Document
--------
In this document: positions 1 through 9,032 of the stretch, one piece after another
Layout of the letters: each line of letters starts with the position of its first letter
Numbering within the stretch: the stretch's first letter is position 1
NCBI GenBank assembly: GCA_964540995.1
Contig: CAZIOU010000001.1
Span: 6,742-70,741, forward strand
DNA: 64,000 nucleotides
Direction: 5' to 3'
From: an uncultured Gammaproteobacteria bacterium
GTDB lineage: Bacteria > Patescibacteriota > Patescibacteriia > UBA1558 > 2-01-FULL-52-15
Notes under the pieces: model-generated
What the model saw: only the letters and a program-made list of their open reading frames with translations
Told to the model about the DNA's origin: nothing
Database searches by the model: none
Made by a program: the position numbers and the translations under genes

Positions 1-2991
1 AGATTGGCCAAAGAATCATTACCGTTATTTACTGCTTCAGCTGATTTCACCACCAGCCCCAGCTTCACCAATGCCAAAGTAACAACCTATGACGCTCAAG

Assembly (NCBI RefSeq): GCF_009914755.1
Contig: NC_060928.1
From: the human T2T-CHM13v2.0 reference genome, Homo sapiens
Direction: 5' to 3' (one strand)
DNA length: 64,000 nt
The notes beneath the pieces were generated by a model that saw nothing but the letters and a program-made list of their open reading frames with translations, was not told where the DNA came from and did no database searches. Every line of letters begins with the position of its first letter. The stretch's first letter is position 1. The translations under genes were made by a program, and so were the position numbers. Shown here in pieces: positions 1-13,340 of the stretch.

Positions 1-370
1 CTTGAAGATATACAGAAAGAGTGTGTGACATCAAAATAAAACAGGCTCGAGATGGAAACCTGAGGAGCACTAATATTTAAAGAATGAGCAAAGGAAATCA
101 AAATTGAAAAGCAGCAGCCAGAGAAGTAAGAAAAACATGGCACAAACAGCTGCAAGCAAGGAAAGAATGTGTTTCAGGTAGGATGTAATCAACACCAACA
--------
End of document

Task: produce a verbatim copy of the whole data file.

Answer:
In this document: positions 1 through 9,032 of the stretch, one piece after another
Layout of the letters: each line of letters starts with the position of its first letter
Numbering within the stretch: the stretch's first letter is position 1
NCBI GenBank assembly: GCA_964540995.1
Contig: CAZIOU010000001.1
Span: 6,742-70,741, forward strand
DNA: 64,000 nucleotides
Direction: 5' to 3'
From: an uncultured Gammaproteobacteria bacterium
GTDB lineage: Bacteria > Patescibacteriota > Patescibacteriia > UBA1558 > 2-01-FULL-52-15
Notes under the pieces: model-generated
What the model saw: only the letters and a program-made list of their open reading frames with translations
Told to the model about the DNA's origin: nothing
Database searches by the model: none
Made by a program: the position numbers and the translations under genes

Positions 1-2991
1 AGATTGGCCAAAGAATCATTACCGTTATTTACTGCTTCAGCTGATTTCACCACCAGCCCCAGCTTCACCAATGCCAAAGTAACAACCTATGACGCTCAAG

Assembly (NCBI RefSeq): GCF_009914755.1
Contig: NC_060928.1
From: the human T2T-CHM13v2.0 reference genome, Homo sapiens
Direction: 5' to 3' (one strand)
DNA length: 64,000 nt
The notes beneath the pieces were generated by a model that saw nothing but the letters and a program-made list of their open reading frames with translations, was not told where the DNA came from and did no database searches. Every line of letters begins with the position of its first letter. The stretch's first letter is position 1. The translations under genes were made by a program, and so were the position numbers. Shown here in pieces: positions 1-13,340 of the stretch.

Positions 1-370
1 CTTGAAGATATACAGAAAGAGTGTGTGACATCAAAATAAAACAGGCTCGAGATGGAAACCTGAGGAGCACTAATATTTAAAGAATGAGCAAAGGAAATCA
101 AAATTGAAAAGCAGCAGCCAGAGAAGTAAGAAAAACATGGCACAAACAGCTGCAAGCAAGGAAAGAATGTGTTTCAGGTAGGATGTAATCAACACCAACA